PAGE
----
Welcome to my research page at Oregon State University

I am an evolutionary geneticist interested in the processes that lead to genomic and phenotypic divergence among natural populations.

Through the combined actions of natural selection, mutation, and genetic drift, geographic isolation among populations promotes the evolution of unique adaptations, as well as the formation of new species. These processes are particularly interesting in marine systems because of their unique ecological and physiological challenges, and because their populations have the potential to remain homogeneous through the exchange of genes over long distances. 

General questions that motivate my work include:

  1. What genetic incompatibilities prevent certain populations from interbreeding?

  2. Do adaptations evolve via repeated genomic changes in isolated populations?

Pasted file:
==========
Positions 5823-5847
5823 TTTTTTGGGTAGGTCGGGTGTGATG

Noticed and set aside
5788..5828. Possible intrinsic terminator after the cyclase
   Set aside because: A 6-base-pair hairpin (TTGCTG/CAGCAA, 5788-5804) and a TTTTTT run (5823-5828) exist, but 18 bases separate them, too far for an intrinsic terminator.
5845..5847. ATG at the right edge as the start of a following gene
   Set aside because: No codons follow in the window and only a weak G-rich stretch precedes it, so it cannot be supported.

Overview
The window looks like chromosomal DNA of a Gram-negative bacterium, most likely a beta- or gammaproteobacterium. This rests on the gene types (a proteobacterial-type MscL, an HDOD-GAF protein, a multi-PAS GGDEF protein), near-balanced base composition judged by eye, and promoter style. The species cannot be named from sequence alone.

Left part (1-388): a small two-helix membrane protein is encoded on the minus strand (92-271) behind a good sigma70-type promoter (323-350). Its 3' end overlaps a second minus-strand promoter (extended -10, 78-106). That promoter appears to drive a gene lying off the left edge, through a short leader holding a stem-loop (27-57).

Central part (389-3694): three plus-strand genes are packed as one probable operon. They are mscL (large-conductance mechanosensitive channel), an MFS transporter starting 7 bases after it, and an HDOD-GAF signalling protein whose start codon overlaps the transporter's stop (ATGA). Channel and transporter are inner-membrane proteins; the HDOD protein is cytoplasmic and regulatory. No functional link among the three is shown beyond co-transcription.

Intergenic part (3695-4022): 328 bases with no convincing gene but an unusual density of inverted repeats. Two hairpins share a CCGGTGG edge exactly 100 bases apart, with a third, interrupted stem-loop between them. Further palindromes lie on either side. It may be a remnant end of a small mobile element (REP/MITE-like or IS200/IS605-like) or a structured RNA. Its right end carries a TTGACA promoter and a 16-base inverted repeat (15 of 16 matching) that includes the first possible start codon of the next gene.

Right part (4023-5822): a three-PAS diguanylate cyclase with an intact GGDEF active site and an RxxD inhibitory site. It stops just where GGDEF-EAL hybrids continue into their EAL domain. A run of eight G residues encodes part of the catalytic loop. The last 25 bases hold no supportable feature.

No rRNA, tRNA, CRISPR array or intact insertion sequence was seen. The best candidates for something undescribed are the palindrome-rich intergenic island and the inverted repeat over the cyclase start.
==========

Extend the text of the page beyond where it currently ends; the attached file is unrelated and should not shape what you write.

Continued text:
3. What novel genetic interactions are formed during adaptation to new environments?

In another line of research, I examine the relationships among sexual selection, mating systems, and intrafamilial conflicts.  These connections are key to elucidating the evolution of reproductive behaviors in animals, such as promiscuity, parental care, and filial cannibalism. 

I employ copepods and sea spiders as primary study systems, but I have worked on a variety of marine and freshwater species to address diverse questions in evolutionary biology.

Please see the additional pages for more detail on my research.

Come back soon - This site is new and often being updated!

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Evolutionary and Ecological Genetics

P.I. - Felipe S. Barreto Assistant Professor


Department of Integrative Biology

3029 Cordley Hall

Oregon State University

Corvallis, OR 97331

E-mail: felipe.barreto@oregonstate.edu